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The Right Mistake: The Further Philosophical Investigations of Socrates Fortlow


The Right Mistake: The Further Philosophical Investigations of Socrates Fortlow

Many would argue that philosophy has gone south since the
Greeks. As subsequent thinkers became muddled with questions of
categorical imperatives, moral relativisms and systematized ethics,
they lost the almost childlike simplicity of the discipline’s
original questions: What is good? How can I act right? More
importantly, in a discourse of prosaic academic papers and windbag
treatises, the act of gathering strangers around a table to discuss
issues face to face has been deemed quaint --- so much for Socratic

Mosley’s reincarnation of the philosopher is surprisingly
faithful to the original: he is old, fat, poor, wise and highly
aware of his limitations. He is put on trial for his ideas and
defends himself superbly. Granted, he lives. And granted, he has
raped and murdered women. Most damningly, he lacks most of
Socrates’s characteristic arrogance. But these are things we
can let slide, especially since Mosley is out to create a new
character, not a second coming. As a modern-day street-wise
philosopher, Socrates Fortlow, ex-con and all, is a fictional and
philosophical hero well worth rallying around, and his story of
engaging others into questioning right action speaks to the very
soul of what philosophy is about.

Newly out of prison, Fortlow opens the Big Nickel, an old house
in the LA ghetto that opens its doors on a weekly basis to everyone
interested in discussing moral problems of the day (the free gumbo
also helps). The Thinkers, as they come to be known, are mostly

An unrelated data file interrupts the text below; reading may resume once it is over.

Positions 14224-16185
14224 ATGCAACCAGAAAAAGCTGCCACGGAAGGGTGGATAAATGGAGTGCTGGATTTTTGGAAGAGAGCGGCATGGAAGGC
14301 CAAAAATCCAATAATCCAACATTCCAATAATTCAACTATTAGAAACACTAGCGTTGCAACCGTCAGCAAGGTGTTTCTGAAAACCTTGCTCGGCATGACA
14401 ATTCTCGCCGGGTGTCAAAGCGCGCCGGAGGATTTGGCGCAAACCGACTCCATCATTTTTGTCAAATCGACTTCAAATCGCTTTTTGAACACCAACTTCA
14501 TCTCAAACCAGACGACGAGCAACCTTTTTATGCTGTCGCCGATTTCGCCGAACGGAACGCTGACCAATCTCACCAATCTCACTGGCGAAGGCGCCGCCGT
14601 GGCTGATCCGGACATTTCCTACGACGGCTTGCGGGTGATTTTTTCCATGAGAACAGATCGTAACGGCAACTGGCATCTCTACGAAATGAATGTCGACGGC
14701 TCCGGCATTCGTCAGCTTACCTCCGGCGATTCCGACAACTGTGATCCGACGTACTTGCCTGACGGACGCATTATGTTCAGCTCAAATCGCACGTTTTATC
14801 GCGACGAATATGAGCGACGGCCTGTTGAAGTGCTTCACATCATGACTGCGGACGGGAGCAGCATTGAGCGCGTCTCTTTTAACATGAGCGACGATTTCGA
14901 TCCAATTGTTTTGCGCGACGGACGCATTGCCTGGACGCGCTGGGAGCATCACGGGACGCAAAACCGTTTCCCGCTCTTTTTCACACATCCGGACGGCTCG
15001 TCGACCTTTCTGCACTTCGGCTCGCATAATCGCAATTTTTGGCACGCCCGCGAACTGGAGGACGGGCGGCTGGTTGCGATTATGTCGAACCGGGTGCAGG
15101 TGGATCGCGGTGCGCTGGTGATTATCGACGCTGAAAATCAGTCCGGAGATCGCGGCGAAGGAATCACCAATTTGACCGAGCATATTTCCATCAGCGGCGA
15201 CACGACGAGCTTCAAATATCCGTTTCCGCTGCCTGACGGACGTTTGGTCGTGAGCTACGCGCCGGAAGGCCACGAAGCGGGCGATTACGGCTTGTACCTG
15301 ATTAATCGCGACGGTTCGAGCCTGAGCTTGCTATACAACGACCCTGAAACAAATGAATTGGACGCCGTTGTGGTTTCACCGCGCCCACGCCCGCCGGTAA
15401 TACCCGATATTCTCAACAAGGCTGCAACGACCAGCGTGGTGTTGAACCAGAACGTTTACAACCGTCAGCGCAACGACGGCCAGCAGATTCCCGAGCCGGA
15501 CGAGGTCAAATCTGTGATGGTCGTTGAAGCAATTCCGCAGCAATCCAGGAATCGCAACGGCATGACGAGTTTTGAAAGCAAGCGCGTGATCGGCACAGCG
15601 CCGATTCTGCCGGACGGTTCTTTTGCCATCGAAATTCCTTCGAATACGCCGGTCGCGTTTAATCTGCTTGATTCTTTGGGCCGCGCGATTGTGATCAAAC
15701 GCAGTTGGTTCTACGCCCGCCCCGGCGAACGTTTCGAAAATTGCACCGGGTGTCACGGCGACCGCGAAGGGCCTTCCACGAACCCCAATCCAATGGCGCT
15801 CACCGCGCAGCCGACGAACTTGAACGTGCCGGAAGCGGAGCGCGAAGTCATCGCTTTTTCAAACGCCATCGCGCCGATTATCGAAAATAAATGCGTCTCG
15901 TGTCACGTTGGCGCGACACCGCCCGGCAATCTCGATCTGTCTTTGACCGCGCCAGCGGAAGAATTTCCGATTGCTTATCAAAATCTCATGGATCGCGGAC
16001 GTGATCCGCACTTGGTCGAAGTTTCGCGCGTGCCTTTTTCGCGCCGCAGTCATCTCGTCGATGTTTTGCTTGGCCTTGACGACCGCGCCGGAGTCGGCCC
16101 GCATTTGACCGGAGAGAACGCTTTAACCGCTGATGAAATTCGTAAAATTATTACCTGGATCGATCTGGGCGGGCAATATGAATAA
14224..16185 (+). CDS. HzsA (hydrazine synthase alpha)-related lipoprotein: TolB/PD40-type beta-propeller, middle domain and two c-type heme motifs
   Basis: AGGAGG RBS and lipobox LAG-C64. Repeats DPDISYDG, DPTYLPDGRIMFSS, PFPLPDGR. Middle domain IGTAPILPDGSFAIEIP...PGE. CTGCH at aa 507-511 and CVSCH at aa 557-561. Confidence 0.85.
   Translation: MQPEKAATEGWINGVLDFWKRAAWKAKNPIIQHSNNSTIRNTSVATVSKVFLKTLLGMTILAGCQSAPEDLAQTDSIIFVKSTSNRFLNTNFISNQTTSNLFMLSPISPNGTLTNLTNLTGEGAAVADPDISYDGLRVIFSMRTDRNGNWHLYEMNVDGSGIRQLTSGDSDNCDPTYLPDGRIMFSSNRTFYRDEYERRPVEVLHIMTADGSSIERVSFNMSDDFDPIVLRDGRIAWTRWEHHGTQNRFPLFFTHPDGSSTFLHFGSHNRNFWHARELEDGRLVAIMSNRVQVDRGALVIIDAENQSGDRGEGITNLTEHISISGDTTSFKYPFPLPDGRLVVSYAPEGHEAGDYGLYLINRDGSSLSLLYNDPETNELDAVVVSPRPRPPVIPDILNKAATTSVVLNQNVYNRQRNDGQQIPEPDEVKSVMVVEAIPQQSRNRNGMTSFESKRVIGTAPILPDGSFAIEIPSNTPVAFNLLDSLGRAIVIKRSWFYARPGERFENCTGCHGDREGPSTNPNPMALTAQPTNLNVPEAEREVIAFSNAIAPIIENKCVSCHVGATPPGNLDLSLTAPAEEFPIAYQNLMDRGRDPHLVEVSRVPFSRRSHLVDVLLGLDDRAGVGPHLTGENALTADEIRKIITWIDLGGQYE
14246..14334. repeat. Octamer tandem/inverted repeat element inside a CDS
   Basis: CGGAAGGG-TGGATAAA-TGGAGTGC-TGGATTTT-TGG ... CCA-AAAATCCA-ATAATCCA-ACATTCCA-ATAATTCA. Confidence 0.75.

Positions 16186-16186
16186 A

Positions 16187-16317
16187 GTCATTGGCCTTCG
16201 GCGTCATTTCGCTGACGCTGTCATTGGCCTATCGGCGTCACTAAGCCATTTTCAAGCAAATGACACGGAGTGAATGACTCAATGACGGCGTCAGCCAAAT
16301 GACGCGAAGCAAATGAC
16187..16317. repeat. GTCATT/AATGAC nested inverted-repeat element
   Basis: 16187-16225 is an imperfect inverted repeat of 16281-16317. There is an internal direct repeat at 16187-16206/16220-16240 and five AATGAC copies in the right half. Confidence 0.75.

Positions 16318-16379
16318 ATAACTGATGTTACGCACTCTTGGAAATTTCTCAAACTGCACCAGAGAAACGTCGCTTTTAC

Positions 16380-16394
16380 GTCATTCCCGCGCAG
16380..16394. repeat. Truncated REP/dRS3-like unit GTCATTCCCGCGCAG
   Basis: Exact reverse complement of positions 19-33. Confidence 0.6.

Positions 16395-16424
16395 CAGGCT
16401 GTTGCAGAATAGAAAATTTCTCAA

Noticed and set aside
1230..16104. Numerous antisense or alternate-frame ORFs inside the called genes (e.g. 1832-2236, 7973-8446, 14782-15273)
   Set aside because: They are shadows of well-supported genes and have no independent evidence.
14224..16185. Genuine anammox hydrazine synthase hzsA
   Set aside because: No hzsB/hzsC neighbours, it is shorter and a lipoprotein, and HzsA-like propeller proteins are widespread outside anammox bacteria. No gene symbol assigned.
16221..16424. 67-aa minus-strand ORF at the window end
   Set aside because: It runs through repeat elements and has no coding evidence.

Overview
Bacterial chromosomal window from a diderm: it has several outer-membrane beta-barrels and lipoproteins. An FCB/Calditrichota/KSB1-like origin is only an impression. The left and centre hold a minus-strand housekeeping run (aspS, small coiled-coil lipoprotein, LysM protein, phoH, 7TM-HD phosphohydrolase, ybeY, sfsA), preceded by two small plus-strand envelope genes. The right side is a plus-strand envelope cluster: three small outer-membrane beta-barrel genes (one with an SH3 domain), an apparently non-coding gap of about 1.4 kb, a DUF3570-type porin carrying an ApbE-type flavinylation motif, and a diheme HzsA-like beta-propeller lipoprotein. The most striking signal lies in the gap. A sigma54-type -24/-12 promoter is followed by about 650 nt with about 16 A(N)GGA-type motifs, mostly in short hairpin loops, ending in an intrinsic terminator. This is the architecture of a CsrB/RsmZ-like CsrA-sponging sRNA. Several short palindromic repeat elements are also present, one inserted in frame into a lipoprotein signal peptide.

from the bad parts of town, but that doesn’t stop them from
jumping right in to high-stakes moral debates about violence and
compassion for other men, all under the common goal of bettering
themselves. As the Big Nickel grows in renown, it sparks public
interest in the goal of self-betterment, as well as attracts police
spies suspicious of potentially seditious activity. Fortlow opens
the Nickel as a site for peace talks between gang leaders;
predictably enough, the bulk of people, too ignorant to conceive of
such a hopeful establishment, just assume it’s another crime
den. While Fortlow is eventually put on trial for suspected murder,
it’s his honest moral activities that seem to be on

Mosley deftly brings Fortlow to life as a modern man, a murderer
with unknowable guilt and a Socratic figurehead. He is equal parts
wise and humble, and while he’s certainly inspirational as
Socrates, he’s most powerful as a troubled man looking for
any salvation left to him. While Mosley goes a little overboard in
referencing Fortlow’s ubiquitous shame for his crimes,
there’s an honesty in the character that’s hard not to

The novel’s other characters are nowhere near as well
drawn, but considering the book’s subtitle, “The
Further Philosophical Investigations of Socrates Fortlow,”
they aren’t expected to be. THE RIGHT MISTAKE is half-novel,
half-philosophical dialogue in the style of Plato. But shockingly,
it works. Mosley’s tale is completely unpretentious,
single-handedly sucking the wind out of academics everywhere. And
at the same time, it’s an engaging novel.

THE RIGHT MISTAKE presents a superb populist vision of
philosophy as something anyone can do to better themselves. But it
could have benefited from some more actual philosophizing. There is
some narrative time devoted to the discussions at the Big Nickel,
but it’s mostly summary. Fortlow and his friends do apply
their ever-questioning mindset and ideas on moral right to their
everyday lives in many chapters, but these too are a little
subdued. As a philosophical work THE RIGHT MISTAKE is lacking some
meat, but this is a side issue. Mosley --- not too heavily ---
forces us to consider what we know, and more importantly, what we
think we know that isn’t the case. Fortlow inspires not just
his contemporaries but his reader as well. Mosley has reclaimed
philosophy for those who need it most: people in the world, of the
world, and far too often victims of it.

Reviewed by Max Falkowitz on January 23, 2011

The Right Mistake: The Further Philosophical Investigations of Socrates Fortlow
by Walter Mosley

  • Publication Date: October 7, 2008
  • Genres: Fiction
  • Hardcover: 288 pages
  • Publisher: Basic Civitas Books
  • ISBN-10: 046500525X
  • ISBN-13: 9780465005253